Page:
Amazon has joined other tech giants in lobbying for liberalizing immigration laws. While many lobbying for these reforms are doing so out of a belief in human rights (like the Dream 9, a group of undocumented immigrants going on hunger strike this week to win asylum rights and protest U.S. immigration policy), Silicon Valley has ulterior motives. The workers in Amazon’s non-union warehouses will eventually grow restless, as fast-food workers and Walmart employees take part in strike waves. An influx of non-unionized workers is the perfect cudgel for Amazon to put down its own labor troubles. At the very least, the tech giants won a victory in the Senate immigration bill: an expansion of H-1B visas that allow tech companies to bring foreign workers to U.S. shores temporarily, undercutting the wages of seasoned U.S. workers and opening up foreign workers to exploitation.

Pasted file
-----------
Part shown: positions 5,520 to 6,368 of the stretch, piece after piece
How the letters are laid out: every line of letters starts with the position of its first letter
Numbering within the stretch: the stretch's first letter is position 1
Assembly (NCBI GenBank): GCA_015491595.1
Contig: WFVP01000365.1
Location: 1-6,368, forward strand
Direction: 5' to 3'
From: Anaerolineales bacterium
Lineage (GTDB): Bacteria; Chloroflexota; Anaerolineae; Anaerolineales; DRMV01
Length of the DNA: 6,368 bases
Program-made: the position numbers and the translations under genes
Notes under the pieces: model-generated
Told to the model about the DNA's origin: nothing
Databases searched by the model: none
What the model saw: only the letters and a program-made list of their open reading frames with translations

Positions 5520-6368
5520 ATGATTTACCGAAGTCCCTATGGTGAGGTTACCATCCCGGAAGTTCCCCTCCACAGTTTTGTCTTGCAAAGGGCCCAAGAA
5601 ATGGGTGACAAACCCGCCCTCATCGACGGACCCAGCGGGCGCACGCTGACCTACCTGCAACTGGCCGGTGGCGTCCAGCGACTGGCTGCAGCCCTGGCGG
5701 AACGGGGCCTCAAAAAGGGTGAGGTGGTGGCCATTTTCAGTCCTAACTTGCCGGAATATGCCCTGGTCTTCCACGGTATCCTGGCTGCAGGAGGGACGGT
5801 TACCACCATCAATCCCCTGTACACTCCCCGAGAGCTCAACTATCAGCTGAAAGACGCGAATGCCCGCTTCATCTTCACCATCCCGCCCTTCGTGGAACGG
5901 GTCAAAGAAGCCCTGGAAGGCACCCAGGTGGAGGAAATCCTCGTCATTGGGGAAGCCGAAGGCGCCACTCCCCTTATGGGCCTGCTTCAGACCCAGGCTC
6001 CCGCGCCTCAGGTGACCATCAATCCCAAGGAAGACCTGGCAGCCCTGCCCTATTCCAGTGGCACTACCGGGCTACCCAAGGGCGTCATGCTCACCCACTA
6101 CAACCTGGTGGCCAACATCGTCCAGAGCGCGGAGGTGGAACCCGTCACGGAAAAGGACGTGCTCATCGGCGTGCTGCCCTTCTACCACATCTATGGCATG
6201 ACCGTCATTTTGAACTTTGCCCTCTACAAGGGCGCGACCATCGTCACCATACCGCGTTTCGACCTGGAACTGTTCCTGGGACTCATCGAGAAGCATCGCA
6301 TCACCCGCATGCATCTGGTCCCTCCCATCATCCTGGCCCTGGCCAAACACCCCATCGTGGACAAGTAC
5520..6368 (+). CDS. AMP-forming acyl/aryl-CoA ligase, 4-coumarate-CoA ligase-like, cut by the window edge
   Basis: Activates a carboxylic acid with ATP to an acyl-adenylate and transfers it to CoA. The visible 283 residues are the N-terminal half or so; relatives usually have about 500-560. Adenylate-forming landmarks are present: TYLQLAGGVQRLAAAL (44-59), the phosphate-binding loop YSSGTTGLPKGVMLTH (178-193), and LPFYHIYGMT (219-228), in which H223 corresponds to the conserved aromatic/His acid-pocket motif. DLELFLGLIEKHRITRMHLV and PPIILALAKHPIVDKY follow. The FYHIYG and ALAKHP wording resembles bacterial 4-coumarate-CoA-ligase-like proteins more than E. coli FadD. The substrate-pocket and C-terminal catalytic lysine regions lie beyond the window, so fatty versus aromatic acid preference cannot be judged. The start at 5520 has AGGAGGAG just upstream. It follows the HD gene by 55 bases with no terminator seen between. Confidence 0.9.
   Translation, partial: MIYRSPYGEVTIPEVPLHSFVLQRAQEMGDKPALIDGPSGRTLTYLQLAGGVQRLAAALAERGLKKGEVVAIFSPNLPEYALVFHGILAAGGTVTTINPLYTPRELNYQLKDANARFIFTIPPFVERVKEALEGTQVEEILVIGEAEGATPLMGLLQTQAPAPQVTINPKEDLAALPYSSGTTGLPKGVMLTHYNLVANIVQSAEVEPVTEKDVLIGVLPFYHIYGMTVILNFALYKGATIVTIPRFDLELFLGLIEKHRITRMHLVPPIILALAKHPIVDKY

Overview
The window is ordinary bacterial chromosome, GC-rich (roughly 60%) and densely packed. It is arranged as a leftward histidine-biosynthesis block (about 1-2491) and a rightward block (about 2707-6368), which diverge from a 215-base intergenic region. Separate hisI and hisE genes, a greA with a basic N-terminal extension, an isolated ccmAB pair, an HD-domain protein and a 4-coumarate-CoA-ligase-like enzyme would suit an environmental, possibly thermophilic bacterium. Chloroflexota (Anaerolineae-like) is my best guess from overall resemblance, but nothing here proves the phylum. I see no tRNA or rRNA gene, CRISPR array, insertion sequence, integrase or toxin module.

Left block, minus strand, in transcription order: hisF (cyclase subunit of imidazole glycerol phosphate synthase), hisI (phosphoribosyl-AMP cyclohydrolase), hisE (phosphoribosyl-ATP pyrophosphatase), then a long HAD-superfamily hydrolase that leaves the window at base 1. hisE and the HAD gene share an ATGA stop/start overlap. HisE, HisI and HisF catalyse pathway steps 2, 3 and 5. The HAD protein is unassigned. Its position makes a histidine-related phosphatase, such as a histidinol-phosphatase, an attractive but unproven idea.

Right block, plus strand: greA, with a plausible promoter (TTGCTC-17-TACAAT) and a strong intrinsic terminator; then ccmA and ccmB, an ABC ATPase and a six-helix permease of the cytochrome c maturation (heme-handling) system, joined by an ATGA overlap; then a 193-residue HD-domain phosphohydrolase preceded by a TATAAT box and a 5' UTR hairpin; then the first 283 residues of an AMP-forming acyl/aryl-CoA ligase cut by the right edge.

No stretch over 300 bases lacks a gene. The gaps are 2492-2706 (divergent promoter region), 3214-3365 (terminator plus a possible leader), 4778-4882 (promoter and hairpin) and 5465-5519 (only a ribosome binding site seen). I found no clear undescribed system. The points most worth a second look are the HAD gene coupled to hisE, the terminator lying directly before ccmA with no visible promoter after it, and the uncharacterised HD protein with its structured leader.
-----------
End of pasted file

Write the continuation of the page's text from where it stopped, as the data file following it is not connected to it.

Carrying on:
Now Bezos has turned his eye to the latest cause célèbre for the capitalist class: school privatization.
The 2011 financial disclosures for the Bezos Family Foundation reveal a $15,000 donation to New York City-based Education Reform Now, a group founded primarily by finance industry titans that advocates for charter schools. There are also significant contributions directly to various charter schools, school privatization groups in Oregon and Washington State, and hundreds of thousands of dollars logged in support of Teach For America, which in recent years has made advocacy for charter schools and high-stakes testing a core part of its mission.
In light of these facts, the question is how Bezos’ ownership of the Washington Post will impact the paper’s reporting. What will happen to the great commentary and analysis by Valerie Strauss, one of the media’s top education privatization critics? Will the editorial board argue in favor of higher taxes for higher incomes? What happens when the man profiting from his company being a major CIA contractor has to oversee of staff of reporters charged with breaking stories on CIA secrets?
In a time of rapid consolidations and layoffs, many are asking how the media can continue to exist in its current form without turning to people like Bezos as benefactors. As the Koch brothers circle the Los Angeles Times and Washington Post reporters ponder their new ultra-capitalist overlord, the answer to this question may be crucial to the future of the independent press.